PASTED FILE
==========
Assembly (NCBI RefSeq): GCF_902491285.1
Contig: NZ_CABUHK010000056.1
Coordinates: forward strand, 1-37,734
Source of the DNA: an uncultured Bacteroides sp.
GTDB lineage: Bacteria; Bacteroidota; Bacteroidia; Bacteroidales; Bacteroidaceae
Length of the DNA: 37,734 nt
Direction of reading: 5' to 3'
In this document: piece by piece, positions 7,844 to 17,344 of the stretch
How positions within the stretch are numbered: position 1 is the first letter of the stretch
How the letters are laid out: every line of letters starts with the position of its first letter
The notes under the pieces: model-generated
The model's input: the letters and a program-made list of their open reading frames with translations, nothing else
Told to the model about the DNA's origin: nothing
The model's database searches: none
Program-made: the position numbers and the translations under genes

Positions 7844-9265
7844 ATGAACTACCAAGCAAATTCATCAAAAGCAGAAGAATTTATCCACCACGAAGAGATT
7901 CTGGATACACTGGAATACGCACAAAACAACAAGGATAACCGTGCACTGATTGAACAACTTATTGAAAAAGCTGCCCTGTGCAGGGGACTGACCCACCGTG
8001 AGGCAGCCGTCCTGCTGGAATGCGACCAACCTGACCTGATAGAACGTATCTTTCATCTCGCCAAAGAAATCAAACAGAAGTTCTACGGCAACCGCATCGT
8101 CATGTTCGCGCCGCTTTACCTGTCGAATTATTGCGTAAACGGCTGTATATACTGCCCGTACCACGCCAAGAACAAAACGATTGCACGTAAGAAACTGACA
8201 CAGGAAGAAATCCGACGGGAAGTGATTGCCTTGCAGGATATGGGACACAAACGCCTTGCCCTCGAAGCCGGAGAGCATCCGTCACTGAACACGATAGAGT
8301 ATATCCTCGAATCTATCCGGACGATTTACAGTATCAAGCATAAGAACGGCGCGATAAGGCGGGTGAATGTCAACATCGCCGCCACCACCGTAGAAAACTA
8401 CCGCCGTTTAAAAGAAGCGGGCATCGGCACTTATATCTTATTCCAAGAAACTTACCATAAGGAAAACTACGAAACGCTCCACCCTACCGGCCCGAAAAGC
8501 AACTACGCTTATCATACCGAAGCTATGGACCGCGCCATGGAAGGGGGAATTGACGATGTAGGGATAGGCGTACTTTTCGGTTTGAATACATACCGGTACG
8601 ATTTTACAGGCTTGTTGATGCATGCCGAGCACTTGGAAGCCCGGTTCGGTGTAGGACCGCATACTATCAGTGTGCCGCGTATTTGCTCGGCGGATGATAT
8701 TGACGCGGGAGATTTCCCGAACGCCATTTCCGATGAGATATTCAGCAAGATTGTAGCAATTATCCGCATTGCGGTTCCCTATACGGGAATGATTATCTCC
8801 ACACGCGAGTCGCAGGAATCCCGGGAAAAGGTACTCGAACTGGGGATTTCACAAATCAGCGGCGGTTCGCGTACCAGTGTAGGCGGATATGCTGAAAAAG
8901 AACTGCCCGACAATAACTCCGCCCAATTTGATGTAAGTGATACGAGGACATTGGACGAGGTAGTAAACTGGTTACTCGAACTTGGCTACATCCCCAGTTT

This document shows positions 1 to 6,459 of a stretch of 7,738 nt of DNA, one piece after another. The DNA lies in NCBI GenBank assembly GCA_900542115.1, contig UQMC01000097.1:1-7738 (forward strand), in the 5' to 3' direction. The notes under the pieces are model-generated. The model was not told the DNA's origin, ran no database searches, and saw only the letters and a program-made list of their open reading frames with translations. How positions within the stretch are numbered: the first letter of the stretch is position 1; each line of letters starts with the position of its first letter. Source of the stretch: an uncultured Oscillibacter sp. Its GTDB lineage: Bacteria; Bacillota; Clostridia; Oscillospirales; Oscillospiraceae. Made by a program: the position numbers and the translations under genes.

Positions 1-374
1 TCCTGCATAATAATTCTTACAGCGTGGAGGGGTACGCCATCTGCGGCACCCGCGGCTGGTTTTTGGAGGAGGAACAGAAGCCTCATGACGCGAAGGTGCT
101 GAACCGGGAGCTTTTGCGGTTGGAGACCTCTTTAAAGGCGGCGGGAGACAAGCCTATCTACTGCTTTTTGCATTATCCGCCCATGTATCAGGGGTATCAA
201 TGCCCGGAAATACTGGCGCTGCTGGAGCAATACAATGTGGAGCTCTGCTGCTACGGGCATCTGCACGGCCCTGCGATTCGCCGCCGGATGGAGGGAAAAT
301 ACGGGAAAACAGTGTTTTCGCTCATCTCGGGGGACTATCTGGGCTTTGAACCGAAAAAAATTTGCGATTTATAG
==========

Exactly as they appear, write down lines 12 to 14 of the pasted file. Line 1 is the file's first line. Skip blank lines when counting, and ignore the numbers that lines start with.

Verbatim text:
The model's input: the letters and a program-made list of their open reading frames with translations, nothing else
Told to the model about the DNA's origin: nothing
The model's database searches: none